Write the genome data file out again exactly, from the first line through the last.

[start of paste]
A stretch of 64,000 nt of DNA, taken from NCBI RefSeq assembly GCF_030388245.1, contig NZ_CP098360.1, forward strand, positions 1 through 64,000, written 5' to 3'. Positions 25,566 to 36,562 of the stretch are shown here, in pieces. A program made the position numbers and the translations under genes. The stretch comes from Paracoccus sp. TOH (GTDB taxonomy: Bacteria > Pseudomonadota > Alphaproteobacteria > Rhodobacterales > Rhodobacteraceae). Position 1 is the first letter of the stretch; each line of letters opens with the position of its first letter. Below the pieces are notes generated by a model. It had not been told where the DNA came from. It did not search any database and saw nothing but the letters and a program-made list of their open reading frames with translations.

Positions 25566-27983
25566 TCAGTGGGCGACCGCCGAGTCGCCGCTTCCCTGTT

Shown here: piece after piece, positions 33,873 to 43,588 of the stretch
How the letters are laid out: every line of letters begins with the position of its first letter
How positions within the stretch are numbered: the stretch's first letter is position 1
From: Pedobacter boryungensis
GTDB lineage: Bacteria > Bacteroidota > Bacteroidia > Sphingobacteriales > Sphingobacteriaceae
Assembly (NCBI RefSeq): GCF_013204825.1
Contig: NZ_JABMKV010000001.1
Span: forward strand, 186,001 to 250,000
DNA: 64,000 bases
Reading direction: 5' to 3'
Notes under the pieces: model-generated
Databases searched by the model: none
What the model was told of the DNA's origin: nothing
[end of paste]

A stretch of 64,000 nt of DNA, taken from NCBI RefSeq assembly GCF_030388245.1, contig NZ_CP098360.1, forward strand, positions 1 through 64,000, written 5' to 3'. Positions 25,566 to 36,562 of the stretch are shown here, in pieces. A program made the position numbers and the translations under genes. The stretch comes from Paracoccus sp. TOH (GTDB taxonomy: Bacteria > Pseudomonadota > Alphaproteobacteria > Rhodobacterales > Rhodobacteraceae). Position 1 is the first letter of the stretch; each line of letters opens with the position of its first letter. Below the pieces are notes generated by a model. It had not been told where the DNA came from. It did not search any database and saw nothing but the letters and a program-made list of their open reading frames with translations.

Positions 25566-27983
25566 TCAGTGGGCGACCGCCGAGTCGCCGCTTCCCTGTT

Shown here: piece after piece, positions 33,873 to 43,588 of the stretch
How the letters are laid out: every line of letters begins with the position of its first letter
How positions within the stretch are numbered: the stretch's first letter is position 1
From: Pedobacter boryungensis
GTDB lineage: Bacteria > Bacteroidota > Bacteroidia > Sphingobacteriales > Sphingobacteriaceae
Assembly (NCBI RefSeq): GCF_013204825.1
Contig: NZ_JABMKV010000001.1
Span: forward strand, 186,001 to 250,000
DNA: 64,000 bases
Reading direction: 5' to 3'
Notes under the pieces: model-generated
Databases searched by the model: none
What the model was told of the DNA's origin: nothing